- Must all services be performed by you (that is, would the client not allow you to provide a substitute or not allow you to subcontract your duties)?
- If supplies or equipment are needed to complete a task, are they provided by the client?
- Will the client absorb any risk should a project go over budget?
What are the implications of being a PSB?
- No small business deduction;
- Other deductions limited to remuneration and benefits of the incorporated employee; and
- No general rate reduction (effective for tax years beginning after October 31, 2011).
Clearly this will significantly increase the corporation tax payable. Also, the CRA may decide to reassess multiple years on this basis with a tax rate of 50% or more and may also issue gross negligence penalties.
What should I do next?
If you are considering incorporating your consulting business, then please contact us to discuss your personal situation. It may be more tax efficient to remain as a sole proprietor or to be an employee.
If you are already incorporated and think that you may fall into the PSB category, then please contact us to discuss your situation. It may be sufficient to reword your contract to mitigate the risk of being assessed as a PSB by the CRA, or if this is not possible, then it may be necessary to amend past corporate tax returns accordingly. Either way, our specialists can offer assistance and advice to allow you to make an informed decision.
AG TAX LLP Can Help
If you have any other tax-related queries, and/or need assistance with tax planning/filing please contact AG Tax. Our tax professionals are highly-experienced with U.S. and Canadian tax laws and can provide you the right guidance to handle your tax situation.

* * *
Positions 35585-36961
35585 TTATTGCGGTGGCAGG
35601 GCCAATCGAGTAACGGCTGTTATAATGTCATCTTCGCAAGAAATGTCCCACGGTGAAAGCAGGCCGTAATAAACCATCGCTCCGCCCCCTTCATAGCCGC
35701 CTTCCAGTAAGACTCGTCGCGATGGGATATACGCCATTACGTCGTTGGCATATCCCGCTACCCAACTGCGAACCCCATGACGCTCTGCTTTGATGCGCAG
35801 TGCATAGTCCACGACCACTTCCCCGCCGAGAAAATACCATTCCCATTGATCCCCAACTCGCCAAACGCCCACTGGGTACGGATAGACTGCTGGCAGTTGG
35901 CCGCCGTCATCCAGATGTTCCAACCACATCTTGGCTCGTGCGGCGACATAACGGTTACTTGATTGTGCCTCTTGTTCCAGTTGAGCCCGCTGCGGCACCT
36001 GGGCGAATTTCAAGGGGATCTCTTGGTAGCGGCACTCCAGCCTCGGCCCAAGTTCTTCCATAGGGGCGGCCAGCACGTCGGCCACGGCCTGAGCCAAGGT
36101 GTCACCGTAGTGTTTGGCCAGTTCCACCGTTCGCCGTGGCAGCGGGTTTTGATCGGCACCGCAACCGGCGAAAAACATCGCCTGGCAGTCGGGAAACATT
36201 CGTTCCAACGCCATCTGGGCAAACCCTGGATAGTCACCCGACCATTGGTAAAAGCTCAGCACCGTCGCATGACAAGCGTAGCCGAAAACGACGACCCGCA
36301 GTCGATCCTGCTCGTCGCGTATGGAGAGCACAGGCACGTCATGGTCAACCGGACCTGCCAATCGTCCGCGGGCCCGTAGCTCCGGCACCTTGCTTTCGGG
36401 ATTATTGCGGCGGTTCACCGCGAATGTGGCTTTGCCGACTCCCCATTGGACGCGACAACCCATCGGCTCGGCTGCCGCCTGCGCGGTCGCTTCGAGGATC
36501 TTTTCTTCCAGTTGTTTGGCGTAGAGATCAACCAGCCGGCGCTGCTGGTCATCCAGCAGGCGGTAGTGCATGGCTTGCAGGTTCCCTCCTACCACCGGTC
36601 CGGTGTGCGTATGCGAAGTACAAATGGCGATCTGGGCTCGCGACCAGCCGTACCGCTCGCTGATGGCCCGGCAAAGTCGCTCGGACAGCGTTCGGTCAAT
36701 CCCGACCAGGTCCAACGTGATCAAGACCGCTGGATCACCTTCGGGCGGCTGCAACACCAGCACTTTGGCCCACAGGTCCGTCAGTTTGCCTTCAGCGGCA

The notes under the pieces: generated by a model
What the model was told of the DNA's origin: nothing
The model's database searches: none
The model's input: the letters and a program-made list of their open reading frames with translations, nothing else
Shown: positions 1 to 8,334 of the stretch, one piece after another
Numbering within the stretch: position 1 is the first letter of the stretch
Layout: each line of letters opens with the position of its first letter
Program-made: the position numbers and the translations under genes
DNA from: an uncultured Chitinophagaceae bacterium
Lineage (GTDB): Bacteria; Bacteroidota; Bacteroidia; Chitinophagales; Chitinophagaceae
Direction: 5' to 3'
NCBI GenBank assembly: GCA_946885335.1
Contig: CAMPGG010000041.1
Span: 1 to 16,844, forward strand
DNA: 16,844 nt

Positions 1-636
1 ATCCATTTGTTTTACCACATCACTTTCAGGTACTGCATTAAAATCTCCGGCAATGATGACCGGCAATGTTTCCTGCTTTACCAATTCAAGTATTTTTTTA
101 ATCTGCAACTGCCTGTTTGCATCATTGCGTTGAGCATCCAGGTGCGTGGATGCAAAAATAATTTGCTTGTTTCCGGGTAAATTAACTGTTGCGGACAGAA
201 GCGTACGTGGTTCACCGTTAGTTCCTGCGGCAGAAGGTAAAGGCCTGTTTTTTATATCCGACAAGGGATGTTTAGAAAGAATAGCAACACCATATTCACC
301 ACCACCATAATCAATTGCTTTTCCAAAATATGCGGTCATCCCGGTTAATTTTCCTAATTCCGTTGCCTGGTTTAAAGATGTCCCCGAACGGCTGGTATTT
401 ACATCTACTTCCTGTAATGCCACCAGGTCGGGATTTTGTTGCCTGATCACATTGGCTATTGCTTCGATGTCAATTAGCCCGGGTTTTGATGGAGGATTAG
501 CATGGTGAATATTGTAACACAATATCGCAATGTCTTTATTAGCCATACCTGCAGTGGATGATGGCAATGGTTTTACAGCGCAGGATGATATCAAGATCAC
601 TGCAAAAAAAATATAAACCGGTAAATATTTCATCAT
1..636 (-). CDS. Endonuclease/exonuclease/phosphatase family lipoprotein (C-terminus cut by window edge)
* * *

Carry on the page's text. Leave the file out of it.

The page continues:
Aylett Grant Tax LLP is a full service accounting firm with a dedicated team of experts, who are highly-qualified and experienced in handling situations related to U.S., Canada and other international tax laws.
We can assist with:
- Canadian Personal and corporate tax returns
- Cross Border Taxation and Business Planning
- Personal and Corporate Taxation
- Disclosure of Foreign Assets and other information filings
- Retirement planning
- Estate Planning, Inheritance tax advice
To obtain a quote or to arrange for a consultation to discuss your tax related queries, please contact us at:
- 416-238-5920 (Greater Toronto Area, ON)
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Disclaimer: The information in this publication is accurate as of the time of its publication. AG Tax assumes no responsibility for changes to tax legislation subsequent to the publication of this document. The information provided is for general information purposes only and should not be acted upon without seeking professional advice. If you would like to engage our services, please contact our staff and obtain authorization to send our firm confidential information. A client relationship is not created by the transmission of information. A client relationship is only formed with our firm when a scope and engagement letter signed by the firm and the potential client detailing the terms of engagement is present.